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Kinetoplastid Biol Dis. 2005 Jan 24;4(1):1.

Experimental study of the function of the excreted/secreted Leishmania LmSIR2 protein by heterologous expression in eukaryotic cell line.

Author information

  • 1UR008 "Pathogénie des Trypanosomatidés", Centre IRD de Montpellier, 911 avenue Agropolis, BP5045, 34032 Montpellier, France. sereno@mpl.ird.fr.

Abstract

BACKGROUND:

In yeast and Caenorhabditis elegans, Silent Information Regulator (SIR2) proteins have been shown to be involved in ageing regulation. In Leishmania, the LmSIR2rp was originally isolated from the excreted/secreted material of the Leishmania parasites. Among the function(s) of this protein in Leishmania biology, we have documented its implication in parasite survival, and in particular in Leishmania amastigotes. In this paper we question the role of the excreted/secreted form of the protein. In particular we wonder if the Leishmania Sir2 homologue is involved in some aspect of its biological function(s), in various components and pathways, which could promote the host cell survival. To test this hypothesis we have mimicked an intracellular release of the protein through constitutive expression in mouse L929 fibrosarcoma cells.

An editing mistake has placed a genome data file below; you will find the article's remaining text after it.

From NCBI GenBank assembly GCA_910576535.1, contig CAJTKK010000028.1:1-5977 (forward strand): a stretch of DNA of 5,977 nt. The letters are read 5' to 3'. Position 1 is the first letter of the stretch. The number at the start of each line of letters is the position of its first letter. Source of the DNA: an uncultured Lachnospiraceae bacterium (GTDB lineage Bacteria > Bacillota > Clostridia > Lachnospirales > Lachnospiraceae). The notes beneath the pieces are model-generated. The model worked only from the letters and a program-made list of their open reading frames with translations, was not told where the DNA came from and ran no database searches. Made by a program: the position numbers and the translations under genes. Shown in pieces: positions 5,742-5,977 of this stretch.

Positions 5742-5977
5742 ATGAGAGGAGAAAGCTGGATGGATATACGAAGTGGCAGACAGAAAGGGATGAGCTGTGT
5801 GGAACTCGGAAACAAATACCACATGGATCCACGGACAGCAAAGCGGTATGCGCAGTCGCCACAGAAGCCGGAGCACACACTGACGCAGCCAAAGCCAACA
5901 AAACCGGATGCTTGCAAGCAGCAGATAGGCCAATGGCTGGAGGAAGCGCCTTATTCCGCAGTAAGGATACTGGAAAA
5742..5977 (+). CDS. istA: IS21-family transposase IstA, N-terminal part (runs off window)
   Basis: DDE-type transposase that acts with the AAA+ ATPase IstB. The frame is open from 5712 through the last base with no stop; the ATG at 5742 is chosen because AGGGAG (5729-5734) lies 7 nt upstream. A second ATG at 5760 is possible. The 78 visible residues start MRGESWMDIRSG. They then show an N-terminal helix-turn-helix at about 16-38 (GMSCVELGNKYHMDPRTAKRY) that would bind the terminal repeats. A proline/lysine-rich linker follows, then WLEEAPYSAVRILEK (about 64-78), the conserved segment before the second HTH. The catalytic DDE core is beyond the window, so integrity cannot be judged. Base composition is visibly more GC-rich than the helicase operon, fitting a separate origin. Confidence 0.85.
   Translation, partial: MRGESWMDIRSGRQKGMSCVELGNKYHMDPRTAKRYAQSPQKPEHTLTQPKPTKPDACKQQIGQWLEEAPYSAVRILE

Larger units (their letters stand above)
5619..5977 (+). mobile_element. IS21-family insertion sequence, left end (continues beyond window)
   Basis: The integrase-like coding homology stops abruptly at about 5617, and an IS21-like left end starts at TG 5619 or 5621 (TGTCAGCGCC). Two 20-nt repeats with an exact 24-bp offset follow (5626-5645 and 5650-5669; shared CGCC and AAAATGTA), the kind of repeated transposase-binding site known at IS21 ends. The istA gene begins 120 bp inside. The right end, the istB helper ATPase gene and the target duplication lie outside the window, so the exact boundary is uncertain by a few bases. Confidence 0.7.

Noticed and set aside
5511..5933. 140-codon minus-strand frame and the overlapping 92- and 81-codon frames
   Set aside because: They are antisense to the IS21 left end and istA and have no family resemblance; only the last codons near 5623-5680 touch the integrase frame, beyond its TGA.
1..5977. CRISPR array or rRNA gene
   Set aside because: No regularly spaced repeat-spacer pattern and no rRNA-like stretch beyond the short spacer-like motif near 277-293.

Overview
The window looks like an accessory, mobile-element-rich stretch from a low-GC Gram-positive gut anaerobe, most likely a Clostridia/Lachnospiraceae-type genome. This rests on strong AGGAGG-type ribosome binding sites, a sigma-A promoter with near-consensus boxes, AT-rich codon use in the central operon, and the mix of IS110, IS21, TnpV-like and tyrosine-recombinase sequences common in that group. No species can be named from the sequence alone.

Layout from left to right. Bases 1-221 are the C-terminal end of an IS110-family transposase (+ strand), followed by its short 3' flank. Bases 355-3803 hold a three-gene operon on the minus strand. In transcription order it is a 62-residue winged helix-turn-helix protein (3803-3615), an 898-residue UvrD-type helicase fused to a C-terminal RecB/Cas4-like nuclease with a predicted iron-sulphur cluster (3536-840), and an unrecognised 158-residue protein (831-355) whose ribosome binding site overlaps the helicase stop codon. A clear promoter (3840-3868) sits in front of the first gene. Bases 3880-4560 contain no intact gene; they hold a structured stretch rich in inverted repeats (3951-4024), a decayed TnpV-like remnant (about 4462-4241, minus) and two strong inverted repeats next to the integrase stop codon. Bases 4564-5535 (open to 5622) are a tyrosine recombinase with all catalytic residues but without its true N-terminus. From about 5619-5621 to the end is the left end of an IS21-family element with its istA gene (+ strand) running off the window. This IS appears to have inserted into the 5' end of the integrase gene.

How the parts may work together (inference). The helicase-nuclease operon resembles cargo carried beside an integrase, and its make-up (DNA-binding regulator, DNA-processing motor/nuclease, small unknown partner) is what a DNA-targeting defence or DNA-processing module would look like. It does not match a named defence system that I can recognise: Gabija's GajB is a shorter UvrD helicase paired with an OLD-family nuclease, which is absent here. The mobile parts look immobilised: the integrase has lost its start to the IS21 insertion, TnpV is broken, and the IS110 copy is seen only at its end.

RESULTS:

Our results demonstrate that the LmSIR2 protein was properly expressed by fibroblasts and that LmSIR2 is localized both in the cytoplasm and the nucleus of all the transformed cell clones. Unexpectedly, we found that cells expressing LmSIR2 presents reduced saturation cell density ranging from 40% to 60% and expressed an acidic (pH6.0) beta-galactosidase activity, which is known to be a senescence biomarker. As a consequence, we observed that LmSIR2 positive fibroblasts were more permissive towards Leihmania infection.

CONCLUSIONS:

LmSIR2 is able to substantially interfere with the host cell physiology. Thus, it is tempting to speculate that these modifications could help Leishmania to survive for a long period in a cell with reduced capacity to multiply or respond to immunologic stimuli. The potential implications of our finding during the in vivo infection process are discussed.

PMID:
15667659
[PubMed - as supplied by publisher]
PMCID:
PMC548286
Free PMC Article

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